There will be an opportunity for “expatriates” to work in the power industry going forward. But the same was true when Oil was discovered in Oloibiri on Sunday 15th January 1956. What was missing is a clear focus on how to “Nigerianize” the industry that would emerge. The result? Half-baked and unqualified “expatriates”, not qualified in their countries of origin to practice engineering, flocked into Nigeria, were trained by Nigerians only to become the managers of the sector. Also, little or no transfer of technology and management of the oil and gas industry resulted from the nepotism, anachronism, prochialism, parochialism and political jingoism that permeated the era. To prevent the unwholesome outcome like the foot dragging we see with the petroleum industry bill in the power industry of the future, any expatriate coming to work in the power industry must be required to have demonstrable experience in number of years (you may wish to specify a minimum of years of cognate experience depending on skill and level of job to be carried out) relevant to the job specification, commensurate degree of education and membership of an internationally recognised professional engineering institution such as IEEE, IET etc. This is to prevent the situation which occurred in the Oil industry where so called expatriates lacking requisite skills to do the job were trained by Nigerian operators in the Industry only to become their managers in the course of few months down the line. In a similar vein, consultants to the Nigerian Power Industry should be so registered at an appropriate level to the services rendered. Also, every international or multi-national Original Equipment Manufacturers (OEMs) having the intention of carrying on business in Nigeria should take appropriate steps to obtain incorporation as a separate entity in Nigeria in line with the provisions of the Companies and Allied Matters Act 1990. Attempts to maintain superficial presence in Nigeria, but carry on services using expertise from their parent companies overseas should be prevented. This will include works such as design, settings calculation, etc. There are many ways, and these are well documented, to incentivise companies, organizations or institutions that demonstrate their full support of these initiatives. These will include but not limited to giving them special considerations among bidders for jobs, deliberately asking them to carry out the tasks if they have the requisite experience, asking them to do engineering, research and development, procurement, training and other technical and non- technical Services as may be required.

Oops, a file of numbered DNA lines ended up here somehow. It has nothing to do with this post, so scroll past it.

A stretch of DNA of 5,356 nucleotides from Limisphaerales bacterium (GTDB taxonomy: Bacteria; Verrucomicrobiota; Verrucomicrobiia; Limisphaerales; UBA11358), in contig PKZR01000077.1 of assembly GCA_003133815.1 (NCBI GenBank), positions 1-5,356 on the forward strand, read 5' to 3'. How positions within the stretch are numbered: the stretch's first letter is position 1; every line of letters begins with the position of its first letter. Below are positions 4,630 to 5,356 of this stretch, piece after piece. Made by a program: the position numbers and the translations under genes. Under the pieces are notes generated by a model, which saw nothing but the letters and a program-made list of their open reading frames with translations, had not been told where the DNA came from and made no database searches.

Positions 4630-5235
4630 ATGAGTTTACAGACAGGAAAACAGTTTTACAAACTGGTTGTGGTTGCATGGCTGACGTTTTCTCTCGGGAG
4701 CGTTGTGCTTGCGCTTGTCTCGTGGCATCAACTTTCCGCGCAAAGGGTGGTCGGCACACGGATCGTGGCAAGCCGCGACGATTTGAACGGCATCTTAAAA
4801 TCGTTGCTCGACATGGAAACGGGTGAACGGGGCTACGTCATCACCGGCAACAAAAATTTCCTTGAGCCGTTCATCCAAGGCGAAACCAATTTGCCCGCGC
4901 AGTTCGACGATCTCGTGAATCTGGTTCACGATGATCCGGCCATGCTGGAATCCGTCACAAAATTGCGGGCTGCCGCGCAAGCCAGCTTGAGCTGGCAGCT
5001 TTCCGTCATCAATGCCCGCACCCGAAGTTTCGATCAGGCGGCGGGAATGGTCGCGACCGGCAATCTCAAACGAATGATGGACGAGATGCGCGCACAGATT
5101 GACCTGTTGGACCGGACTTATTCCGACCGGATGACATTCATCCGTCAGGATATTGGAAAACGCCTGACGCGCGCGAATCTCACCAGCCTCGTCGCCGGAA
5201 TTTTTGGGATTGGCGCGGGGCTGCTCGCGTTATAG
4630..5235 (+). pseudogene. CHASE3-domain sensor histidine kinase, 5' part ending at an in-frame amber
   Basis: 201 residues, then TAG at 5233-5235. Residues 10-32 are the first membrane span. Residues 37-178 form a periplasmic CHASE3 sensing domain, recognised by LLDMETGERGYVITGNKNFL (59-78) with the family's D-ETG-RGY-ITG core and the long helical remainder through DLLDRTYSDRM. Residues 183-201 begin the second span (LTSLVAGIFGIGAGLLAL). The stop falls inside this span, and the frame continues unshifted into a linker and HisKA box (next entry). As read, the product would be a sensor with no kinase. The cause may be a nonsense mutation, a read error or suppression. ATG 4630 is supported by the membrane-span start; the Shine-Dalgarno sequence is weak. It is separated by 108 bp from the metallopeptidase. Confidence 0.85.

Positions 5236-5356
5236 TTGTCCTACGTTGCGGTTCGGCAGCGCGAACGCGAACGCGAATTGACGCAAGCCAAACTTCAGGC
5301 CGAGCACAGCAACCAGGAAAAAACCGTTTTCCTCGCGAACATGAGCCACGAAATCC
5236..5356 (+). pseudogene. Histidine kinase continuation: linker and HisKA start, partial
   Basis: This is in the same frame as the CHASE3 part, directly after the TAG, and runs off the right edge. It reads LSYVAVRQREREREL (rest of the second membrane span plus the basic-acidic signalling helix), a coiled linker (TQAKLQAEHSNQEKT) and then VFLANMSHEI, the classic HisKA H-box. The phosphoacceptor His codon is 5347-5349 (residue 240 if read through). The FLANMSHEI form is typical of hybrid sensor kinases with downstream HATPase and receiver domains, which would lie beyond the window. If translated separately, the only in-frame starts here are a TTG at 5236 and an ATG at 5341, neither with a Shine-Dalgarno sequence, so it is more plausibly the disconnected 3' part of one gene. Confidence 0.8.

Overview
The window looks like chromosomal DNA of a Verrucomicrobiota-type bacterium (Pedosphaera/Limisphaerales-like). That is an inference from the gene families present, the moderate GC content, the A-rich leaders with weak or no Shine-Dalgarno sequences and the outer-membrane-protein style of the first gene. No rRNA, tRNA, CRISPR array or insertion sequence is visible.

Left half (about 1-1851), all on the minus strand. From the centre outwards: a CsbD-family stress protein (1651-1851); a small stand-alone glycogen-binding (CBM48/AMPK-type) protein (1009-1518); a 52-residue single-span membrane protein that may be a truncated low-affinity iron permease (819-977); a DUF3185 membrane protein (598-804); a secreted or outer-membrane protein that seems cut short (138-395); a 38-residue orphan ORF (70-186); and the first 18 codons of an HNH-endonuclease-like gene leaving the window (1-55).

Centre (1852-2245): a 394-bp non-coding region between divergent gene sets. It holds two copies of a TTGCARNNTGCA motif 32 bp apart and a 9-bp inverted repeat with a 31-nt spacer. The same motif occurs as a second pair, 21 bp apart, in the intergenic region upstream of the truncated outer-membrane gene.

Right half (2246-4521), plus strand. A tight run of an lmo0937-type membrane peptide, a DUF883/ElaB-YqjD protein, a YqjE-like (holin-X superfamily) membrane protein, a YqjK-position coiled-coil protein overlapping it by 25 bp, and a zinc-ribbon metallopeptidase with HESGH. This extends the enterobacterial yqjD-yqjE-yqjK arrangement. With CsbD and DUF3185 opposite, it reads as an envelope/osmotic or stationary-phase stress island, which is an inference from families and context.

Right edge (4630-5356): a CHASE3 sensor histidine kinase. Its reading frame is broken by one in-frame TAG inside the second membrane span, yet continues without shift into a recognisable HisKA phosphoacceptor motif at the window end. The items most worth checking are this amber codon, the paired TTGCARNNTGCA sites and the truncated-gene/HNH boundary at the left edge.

To be continued………………….
Idowu Oyebanjo MNSE CEng MIET writes from the UK